Since Mrs. Fetched needed the car to take Mason to the doc, I ended up on the motorcycle. It was one of those mornings where I put in all the linings in the jacket, added more layers underneath, cranked up the heated gloves, and only my feet froze. I’m working at the office all week since we have a new contractor in and I need to throw all the stuff I can’t get done on him (and help him get started doing it). He and I worked at the same place about 12 years ago, and dimly recognized each other at the interview… he likes his motorcycle too, and was glad to see mine.


  1. Farf, if you ever have Kindle questions, feel free to shoot me an email. I've had 4 Kindles (each version) and love it greatly!

    There are some wonderful open source products (Calibre) to manage your library, especially if you're downloading free e-books (there's a ton of public domain stuff out there - all the great classics).

    Oh, and the comparison size book--love the choice you made!! ::g::

  2. Hiya FAR,

    I've never even seen a Kindle except on the internet. I'm not sure how I could handle reading a book by using a Kindle. I'm sure I would grow used to it, but I think the biggest thing Kindle would present to me is a new toy to play with. It's sort of like when I get a new program for my computer. I disregard everything else until I've learned everything I can about that program, and then for some reason I get bored with it. I think being able to pull up books would do away with some of the boredom, but.....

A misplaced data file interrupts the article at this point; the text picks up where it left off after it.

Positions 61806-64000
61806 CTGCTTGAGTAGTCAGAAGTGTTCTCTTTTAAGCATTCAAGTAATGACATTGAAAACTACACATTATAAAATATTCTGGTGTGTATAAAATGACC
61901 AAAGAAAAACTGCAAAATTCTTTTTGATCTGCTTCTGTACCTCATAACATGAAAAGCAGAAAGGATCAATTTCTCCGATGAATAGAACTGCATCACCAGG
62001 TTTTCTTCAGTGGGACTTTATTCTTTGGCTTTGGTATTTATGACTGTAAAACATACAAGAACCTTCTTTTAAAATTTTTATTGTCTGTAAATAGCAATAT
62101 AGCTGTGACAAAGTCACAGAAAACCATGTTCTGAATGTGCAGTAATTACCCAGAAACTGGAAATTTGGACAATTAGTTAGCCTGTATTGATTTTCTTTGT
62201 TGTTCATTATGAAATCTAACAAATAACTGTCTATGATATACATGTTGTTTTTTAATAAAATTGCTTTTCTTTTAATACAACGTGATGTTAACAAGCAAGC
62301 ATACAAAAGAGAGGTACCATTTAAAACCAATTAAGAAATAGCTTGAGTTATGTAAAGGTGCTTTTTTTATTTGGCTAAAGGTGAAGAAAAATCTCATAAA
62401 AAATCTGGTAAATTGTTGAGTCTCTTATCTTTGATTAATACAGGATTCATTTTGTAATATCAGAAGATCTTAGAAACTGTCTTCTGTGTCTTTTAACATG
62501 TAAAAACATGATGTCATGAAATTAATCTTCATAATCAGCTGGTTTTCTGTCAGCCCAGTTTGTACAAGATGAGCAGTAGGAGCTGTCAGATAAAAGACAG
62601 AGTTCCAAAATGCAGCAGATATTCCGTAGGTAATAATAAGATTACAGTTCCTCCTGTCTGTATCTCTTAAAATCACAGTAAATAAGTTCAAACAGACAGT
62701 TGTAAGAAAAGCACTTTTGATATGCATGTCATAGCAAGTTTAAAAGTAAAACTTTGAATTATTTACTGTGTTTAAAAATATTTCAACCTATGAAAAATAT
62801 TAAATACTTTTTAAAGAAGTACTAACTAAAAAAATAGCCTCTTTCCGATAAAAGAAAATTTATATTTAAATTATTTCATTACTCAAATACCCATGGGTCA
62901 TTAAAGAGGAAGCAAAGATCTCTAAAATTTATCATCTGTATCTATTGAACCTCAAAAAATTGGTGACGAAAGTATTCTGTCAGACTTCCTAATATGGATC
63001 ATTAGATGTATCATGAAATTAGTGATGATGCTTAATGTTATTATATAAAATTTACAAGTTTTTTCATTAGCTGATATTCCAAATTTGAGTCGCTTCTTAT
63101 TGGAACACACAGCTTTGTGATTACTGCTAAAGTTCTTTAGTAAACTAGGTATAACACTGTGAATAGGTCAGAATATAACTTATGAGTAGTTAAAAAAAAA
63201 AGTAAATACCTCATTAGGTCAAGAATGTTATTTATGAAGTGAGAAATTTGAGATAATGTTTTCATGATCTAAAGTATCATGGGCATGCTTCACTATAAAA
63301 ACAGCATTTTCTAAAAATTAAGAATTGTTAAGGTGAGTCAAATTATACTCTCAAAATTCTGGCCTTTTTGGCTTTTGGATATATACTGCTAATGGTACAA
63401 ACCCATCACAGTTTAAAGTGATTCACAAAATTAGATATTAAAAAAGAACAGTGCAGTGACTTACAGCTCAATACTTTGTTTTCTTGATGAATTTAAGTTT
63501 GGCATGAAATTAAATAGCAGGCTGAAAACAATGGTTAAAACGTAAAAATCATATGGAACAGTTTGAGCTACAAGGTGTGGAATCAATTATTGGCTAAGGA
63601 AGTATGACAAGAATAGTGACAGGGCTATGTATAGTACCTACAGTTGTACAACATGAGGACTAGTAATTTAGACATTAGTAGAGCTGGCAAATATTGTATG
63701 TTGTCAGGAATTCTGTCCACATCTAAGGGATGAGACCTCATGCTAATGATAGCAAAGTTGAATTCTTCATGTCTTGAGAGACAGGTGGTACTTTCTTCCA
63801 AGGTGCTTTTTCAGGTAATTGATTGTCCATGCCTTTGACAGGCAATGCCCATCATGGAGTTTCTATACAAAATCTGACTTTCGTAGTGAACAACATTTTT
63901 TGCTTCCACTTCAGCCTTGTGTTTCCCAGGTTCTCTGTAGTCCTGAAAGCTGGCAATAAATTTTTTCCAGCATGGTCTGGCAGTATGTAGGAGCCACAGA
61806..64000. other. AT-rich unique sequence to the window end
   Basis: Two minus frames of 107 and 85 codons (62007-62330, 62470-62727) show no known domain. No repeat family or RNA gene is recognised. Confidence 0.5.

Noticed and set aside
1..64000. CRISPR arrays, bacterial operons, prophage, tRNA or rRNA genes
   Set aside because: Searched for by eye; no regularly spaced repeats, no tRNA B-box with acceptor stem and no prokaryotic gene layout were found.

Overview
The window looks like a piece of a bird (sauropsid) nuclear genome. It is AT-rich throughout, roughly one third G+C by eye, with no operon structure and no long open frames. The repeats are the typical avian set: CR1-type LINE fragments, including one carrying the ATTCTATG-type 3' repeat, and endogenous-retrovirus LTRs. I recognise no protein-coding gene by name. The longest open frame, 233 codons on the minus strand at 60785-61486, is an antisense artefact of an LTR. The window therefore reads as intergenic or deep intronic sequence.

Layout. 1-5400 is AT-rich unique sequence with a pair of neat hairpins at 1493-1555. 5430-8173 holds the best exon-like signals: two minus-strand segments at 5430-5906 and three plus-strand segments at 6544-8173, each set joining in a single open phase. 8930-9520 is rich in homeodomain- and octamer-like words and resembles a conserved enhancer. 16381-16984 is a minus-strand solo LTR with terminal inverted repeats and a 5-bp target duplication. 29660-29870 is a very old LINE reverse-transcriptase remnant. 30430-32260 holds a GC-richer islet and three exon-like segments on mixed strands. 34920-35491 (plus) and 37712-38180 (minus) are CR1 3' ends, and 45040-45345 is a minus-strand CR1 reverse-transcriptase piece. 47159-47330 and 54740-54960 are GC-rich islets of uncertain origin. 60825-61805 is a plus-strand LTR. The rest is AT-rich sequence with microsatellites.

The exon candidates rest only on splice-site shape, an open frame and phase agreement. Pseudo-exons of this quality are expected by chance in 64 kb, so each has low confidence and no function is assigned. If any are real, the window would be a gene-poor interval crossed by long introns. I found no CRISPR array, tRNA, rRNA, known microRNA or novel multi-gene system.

Anyway, hope you enjoy!

  3. Thanks Maria, I thought you'd appreciate that! Jim pointed me to a site with lots of PD classics out there, and I guess Gutenberg is getting in on the act too.

    FM, if you like to get really geeky, the Kindle actually can be turned into a computer, so I've heard. It seems to be a new little world to explore. Whether it's worth $259 is another question… Maria seems to think so!

  4. Good luck with the kindle, Far. I'm curious to see if it can actually be hacked to perform ordinary computer functions. Keep us updated. And give Mason a hug for us.